Arduino/Atmel boards aren’t the only Arduino API compatible devices on the market.
80 MHz operating speed
Four SPI and five I2C connectors
16 channel 10-bit ADC, five compare/PWM outputs
Dual CAN controllers
83 available I/O pins
3.3V operating voltage
16 analog inputs
Connects to a PC using a USB A to mini-B cable (not included)
USB 2.0 OTG controller
10/100 Ethernet MAC
Programmable with MPIDE
Also programmable with MPLAB IDE (with the addition of the PICkit3 in-system programmer/debugger)
The PIC32 microcontroller operates at 3.3V. The original Arduino boards operate at 5V, as do many Arduino shields.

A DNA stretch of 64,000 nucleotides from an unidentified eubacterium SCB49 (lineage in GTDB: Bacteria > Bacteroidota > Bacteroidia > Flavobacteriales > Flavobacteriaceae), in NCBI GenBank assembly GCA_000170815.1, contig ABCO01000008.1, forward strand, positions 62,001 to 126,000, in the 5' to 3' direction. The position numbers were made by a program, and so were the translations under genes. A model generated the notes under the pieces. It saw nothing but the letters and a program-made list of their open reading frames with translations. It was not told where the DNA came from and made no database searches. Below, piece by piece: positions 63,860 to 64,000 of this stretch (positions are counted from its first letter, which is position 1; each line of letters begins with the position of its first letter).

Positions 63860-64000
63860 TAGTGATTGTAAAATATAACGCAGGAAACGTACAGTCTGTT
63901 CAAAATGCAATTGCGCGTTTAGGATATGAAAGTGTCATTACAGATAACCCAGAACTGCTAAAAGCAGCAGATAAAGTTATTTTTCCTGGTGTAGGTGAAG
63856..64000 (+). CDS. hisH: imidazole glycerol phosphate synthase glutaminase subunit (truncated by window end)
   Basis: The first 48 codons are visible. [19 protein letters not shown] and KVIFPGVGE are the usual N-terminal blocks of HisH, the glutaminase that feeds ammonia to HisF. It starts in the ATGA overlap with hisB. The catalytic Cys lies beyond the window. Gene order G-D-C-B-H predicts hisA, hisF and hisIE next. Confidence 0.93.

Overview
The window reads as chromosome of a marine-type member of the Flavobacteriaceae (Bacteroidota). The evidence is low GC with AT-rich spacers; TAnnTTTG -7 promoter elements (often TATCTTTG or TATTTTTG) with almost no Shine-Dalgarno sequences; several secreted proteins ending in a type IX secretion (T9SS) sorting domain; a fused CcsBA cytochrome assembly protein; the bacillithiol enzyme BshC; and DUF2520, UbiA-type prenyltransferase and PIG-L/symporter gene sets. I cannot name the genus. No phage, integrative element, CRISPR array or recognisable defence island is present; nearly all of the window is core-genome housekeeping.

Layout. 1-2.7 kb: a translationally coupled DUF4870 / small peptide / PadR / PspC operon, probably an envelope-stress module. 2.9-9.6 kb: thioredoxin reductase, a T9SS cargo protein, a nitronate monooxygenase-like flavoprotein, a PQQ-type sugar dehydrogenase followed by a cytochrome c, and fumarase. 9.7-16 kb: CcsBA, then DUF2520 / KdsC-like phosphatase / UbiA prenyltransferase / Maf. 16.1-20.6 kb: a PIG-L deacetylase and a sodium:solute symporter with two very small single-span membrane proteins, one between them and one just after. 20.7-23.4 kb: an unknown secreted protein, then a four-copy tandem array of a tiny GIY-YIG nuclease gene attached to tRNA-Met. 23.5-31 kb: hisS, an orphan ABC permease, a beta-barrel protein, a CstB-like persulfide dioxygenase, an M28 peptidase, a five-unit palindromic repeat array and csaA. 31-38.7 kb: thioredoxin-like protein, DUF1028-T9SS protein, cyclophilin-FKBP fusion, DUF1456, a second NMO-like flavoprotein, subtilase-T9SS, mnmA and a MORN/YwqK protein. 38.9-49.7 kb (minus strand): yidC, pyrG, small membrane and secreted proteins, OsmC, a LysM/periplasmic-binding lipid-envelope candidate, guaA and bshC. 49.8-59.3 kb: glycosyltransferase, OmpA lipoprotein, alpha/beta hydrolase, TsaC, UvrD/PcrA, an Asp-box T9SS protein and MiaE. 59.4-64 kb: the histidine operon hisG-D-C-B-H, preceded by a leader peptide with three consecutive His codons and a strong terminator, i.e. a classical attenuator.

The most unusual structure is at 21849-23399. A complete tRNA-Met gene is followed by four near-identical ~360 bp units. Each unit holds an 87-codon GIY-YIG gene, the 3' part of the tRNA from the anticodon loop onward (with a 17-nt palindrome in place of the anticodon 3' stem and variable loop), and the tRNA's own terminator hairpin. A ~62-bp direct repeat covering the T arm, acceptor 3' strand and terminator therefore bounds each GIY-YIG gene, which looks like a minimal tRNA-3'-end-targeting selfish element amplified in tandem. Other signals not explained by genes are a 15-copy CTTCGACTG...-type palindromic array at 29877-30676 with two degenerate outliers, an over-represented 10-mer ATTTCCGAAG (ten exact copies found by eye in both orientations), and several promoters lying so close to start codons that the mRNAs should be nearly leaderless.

There are two issues to consider when dealing with 5V compatibility for 3.3V logic. The first is protection of 3.3V inputs from damage caused by 5V signals. The second is whether the 3.3V output is high enough to be recognized as a logic high value by a 5V input.
The digital I/O pins on the PIC32 microcontroller are 5V tolerant. The analog capable I/O pins are not 5V tolerant. To provide 5V tolerance on those pins, the Max32 contains clamp diodes and current-limiting resistors to protect them from 5V input voltages.